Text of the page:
Liam Glennon is an investor, advisor, and maker in the blockchain space and the Head of Research at Alluminate.  

Tell us a little about your story and background. What do you work on now?

 For quick intro on myself, I have an academic background in finance and data science. When I was in school I discovered this thing called blockchain and the more I got into it the less I seemed to go to class. Realizing that this was going to be bigger than the internet, I decided to go all in. Started on the investment side of things, but as Mike Novogratz has said, once you make money in something you start to dig into it more and more, which I did by exploring the technical/development side of the business. Shortly after graduation I was lucky enough to snag an invite to the Consensus Hackathon, so jumped on a train to New York with zero planning and it turned out to be one of the best decisions I’ve made. I was fortunate enough to meet the right people in the space and won one of the best hacks with the project, Quickblocks, so not too shabby.  Straight out of school I started at a boutique consulting firm doing forensic accounting, then came to my senses and realized this blockchain technology was going to be a once in a lifetime opportunity so I quit to work in the industry full time. Having this background now gives me an advantage when I do due diligence on all these projects. I think having both financial and technical skills are very important when evaluating all of these protocols as they require an array of skills to have a thorough understanding and decide if they are truly viable projects.  While I still have a focus on crypto-asset investing, some of the things I currently work on include designing blockchain systems, ICO advisory, and personal projects of which include CoinScore and CryptoPets.   

How did you meet the Alluminate team? What does being the Head of Research entail?

 I met the Alluminate team through local meet-ups in the Washington DC. At the time I was new to the area and wanted to find other people who shared the same passion for this tech.  Being the Head of Research at Alluminate requires that I be vigilant of current market trends and influences in the blockchain industry. While most people currently only know blockchain in the bitcoin sense, there are many other applications of the technology. This new found ability to distribute trust and transparency across the digital world will be bigger than anyone expects. I think the study of these blockchain enabled ecosystems are so intriguing because they combine the fields of computer science, finance, psychology, and game theory.  Some of the things I am specifically focusing on include governance models, digital identity solutions, and the monetization of distributed systems. In my opinion, future automatization and AI will require us to design and monetize these technologies to produce a form of basic income.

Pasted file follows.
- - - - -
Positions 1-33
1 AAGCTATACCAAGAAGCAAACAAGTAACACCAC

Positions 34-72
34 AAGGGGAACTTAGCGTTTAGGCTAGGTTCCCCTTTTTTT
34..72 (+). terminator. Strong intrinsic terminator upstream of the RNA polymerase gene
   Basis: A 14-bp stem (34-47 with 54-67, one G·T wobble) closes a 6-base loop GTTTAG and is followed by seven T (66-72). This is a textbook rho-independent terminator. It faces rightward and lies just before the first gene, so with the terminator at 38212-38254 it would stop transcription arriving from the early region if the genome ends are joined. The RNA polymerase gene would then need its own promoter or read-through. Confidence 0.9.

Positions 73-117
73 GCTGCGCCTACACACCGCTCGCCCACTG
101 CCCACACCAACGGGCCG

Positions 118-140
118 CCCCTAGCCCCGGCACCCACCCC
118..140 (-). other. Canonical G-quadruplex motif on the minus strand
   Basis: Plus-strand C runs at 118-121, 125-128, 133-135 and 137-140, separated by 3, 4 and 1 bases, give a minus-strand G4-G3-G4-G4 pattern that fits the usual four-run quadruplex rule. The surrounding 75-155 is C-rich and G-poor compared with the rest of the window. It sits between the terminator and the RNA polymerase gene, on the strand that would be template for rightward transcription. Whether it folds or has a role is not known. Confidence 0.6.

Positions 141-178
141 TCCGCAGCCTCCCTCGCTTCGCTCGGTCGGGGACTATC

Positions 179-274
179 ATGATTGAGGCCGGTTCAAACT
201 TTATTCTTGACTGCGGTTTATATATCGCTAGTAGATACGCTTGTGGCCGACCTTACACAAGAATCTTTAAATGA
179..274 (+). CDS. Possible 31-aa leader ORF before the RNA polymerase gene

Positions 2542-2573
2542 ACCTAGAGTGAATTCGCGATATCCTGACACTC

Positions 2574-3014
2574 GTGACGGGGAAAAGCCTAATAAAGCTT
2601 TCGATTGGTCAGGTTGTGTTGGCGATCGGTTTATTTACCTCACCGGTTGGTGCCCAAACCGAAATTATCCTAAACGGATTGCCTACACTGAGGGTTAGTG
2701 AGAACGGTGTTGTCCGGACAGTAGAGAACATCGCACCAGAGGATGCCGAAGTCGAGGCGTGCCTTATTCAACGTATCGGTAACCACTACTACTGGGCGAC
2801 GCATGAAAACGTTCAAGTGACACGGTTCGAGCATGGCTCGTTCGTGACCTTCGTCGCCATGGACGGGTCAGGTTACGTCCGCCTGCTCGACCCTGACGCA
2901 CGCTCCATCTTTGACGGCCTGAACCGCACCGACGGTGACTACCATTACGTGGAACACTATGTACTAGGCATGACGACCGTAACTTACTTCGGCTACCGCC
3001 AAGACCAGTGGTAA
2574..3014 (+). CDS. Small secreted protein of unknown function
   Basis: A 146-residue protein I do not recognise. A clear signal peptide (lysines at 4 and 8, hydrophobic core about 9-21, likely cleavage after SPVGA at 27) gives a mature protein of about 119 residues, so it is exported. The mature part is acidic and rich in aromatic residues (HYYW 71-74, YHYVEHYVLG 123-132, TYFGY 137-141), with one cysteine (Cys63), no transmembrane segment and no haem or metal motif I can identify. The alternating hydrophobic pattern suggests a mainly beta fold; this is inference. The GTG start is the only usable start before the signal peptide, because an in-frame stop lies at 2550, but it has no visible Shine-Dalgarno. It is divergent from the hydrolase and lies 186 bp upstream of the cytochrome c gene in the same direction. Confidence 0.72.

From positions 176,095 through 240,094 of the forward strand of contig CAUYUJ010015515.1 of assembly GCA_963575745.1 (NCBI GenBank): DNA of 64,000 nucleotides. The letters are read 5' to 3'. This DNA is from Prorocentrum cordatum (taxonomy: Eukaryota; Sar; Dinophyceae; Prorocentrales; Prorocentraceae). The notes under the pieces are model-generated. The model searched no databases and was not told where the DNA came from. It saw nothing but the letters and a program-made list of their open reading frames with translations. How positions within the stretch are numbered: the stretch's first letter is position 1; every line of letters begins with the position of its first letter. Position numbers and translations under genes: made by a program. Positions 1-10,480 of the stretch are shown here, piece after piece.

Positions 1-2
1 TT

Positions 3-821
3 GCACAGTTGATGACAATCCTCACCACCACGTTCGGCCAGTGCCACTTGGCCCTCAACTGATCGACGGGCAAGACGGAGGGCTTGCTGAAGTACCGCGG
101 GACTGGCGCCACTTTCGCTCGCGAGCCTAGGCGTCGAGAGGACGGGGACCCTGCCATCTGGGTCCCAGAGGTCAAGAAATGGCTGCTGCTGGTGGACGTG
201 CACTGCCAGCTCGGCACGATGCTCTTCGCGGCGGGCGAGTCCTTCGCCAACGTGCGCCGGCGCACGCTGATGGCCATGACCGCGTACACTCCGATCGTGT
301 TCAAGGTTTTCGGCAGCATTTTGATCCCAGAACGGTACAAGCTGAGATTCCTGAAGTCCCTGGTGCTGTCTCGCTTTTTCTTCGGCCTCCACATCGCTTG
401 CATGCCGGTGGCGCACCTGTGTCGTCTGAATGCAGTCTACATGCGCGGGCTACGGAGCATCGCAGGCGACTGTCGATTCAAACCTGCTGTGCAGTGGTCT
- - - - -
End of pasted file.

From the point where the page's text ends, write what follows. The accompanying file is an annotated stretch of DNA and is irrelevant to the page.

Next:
CoinScore seems like the most comprehensive portfolio manager there is. Could you elaborate how it really differs from others, such as Blockfolio? How are you able to give so much transparency?

 I think what really sets CoinScore apart from other portfolio managers is our methodology, taxonomy, and value-add features. While any application can show you the price graph, CoinScore gives people the tools best used for cryptomarkets. If you think about the Great Recession of 2008, one of the parties at fault were the rating agencies. They were evaluating these assets with little transparency to the public. I believe that decentralized due diligence is the future. By open sourcing our methodology for crypto-asset valuations, users will be able to leverage our framework and easily analyze potential investments. The plan is to automate the quantitative aspects (token metrics) and allow users to input their own qualitative assumptions. Users will be able to monetize their analysis reports on the platform marketplace.  We have indexed the market into subsectors. These allow for much better clarity and evaluation of projects. For instance, the projects in the platform (supporting smart contracts and dapps) and supply chain sectors have outperformed the majority of the industry, including BTC. These will help investors manage their risk by hedging via sector instead of betting on individual tokens. Just as the stock market has indexes and ETFs for specific industries, it is only a matter of time before the token market does as well. The next index planned is by platform; with NEO, EOS, and QTUM quickly closing on Ethereum it will be interesting to watch which will win.  Finally, predictive analytics like sentiment and search trends will allow our users to be ahead of the curve. There is so much data available in this space it's literally a digital gold mine. CoinScore has created machine learning algorithms to detect real time sentiment monitoring on the markets via social media and community groups. These will give investors and traders valuable predictive indicators of market trends.   

What’s the business model for Coinscore?